I do love random encounters, for the same reasons I love location based adventures; they let me be the voice for a narrative told by the dice, they surprise me, they supply flavor to a location and they serve to enforce time as a limited resource better than anything else.
That being said, the classic D6 or D8 table with X number of entries is a bit boring. I’ve devised a fairly simple way to spice it up a bit, but without having to rewrite the table or add any complex mechanisms beyond making some notes (on a paper or in the book/adventure itself, as per preference). It does delay the encounters a bit, but at least for me that is as intended; it’s meant to serve as foreshadowing of what roams the dungeon and to give the players a greater sense of dread and urgency as they feel they are being stalked by more and more creatures (which, in a sense, they are) as they rummage through the tunnels and make ever more noise and leave more tracks.
The system amounts to the following:
- Instead of rolling just one of the specified dice, roll two.
- If you roll two different results, check to see if you’ve rolled any of them before.
- If not, make a mark on the highest rolled entry, and foreshadow it.
- If yes, then the PCs encounter the highest rolled encounter which has previously been foreshadowed.
- If you roll doubles, that encounter happens immediately (regardless of whether it has previously been foreshadowed).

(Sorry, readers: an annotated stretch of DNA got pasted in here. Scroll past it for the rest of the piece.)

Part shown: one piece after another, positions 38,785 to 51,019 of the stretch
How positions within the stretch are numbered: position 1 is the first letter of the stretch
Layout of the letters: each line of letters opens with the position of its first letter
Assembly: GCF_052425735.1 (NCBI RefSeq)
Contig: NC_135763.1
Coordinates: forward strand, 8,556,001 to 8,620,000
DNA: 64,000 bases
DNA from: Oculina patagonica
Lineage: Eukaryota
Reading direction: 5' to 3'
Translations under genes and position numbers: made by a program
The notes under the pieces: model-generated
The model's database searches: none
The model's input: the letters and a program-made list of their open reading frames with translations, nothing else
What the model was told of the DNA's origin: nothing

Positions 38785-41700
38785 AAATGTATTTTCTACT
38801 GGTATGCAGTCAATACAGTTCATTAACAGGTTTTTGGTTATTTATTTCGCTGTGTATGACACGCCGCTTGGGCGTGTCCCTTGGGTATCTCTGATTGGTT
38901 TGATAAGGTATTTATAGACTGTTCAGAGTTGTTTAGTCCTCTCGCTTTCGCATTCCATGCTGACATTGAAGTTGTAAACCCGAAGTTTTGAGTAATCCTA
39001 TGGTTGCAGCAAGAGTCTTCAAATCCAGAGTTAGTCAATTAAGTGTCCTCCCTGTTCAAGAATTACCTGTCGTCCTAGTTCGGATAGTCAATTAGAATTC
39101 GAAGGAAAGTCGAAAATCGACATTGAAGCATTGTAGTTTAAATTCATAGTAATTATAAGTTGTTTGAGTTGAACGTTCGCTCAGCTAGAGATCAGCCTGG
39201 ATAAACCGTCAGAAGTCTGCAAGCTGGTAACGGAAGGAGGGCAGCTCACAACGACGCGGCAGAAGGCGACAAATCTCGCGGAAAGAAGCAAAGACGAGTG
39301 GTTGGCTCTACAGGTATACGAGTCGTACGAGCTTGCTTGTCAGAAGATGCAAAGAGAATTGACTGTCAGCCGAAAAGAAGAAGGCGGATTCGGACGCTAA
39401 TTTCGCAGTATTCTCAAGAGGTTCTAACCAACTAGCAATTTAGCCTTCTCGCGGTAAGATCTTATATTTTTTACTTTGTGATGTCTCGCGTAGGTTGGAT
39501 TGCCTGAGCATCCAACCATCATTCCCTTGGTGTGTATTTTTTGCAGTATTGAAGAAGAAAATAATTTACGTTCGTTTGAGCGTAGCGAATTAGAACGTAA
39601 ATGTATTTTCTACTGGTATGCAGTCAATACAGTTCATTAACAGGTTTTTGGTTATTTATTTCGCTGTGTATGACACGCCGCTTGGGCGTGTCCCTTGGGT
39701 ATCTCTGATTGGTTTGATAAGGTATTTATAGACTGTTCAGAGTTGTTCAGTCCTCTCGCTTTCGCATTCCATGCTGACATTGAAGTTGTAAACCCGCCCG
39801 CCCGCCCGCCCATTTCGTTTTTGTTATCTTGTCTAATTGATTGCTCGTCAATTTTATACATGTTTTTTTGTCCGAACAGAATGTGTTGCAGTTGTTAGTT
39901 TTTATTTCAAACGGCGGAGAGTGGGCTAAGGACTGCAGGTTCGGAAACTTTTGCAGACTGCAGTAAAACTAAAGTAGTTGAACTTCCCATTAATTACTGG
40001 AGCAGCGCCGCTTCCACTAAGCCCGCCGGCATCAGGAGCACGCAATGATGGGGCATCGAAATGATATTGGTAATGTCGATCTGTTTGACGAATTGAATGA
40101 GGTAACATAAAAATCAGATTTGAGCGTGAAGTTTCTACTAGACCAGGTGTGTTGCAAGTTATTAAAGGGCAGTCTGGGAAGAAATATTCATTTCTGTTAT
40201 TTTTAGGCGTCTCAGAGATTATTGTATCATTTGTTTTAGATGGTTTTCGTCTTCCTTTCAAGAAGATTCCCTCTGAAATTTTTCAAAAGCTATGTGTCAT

So, how do you “foreshadow” an encounter? I usually just do it by improvisation; tracks, droppings, the remains of a meal, the corpse of a dead creature, a strange smell in the air, scribblings on the wall – the possibilities are endless, and I think most GMs get excited rather than pressed when asked to do this. What I basically aim for is to convey both hints on the nature of the creature and it’s general power level if possible – it’s great if clever players can use this foreshadowing to plan their delve and make preparations.
If I’m lazy or tired, I usually just roll 1D6 on this ready-made table. It’s simple, but it’s easy enough to pad the result.
- Droppings, tracks, dropped item
- Remains of meal/victim
- Sounds in the distance
- Remains of one of the creatures OR signs of a battle
- Message (territorial markings, scribbles etc)
- A glimpse
I usually allow these foreshadowings to “reset” as the PCs leave a dungeon, in order to camp or resupply. The players soon learn how the systems works, which is as intended, as they realize that they will be in more and more danger the more time they spend in the same area.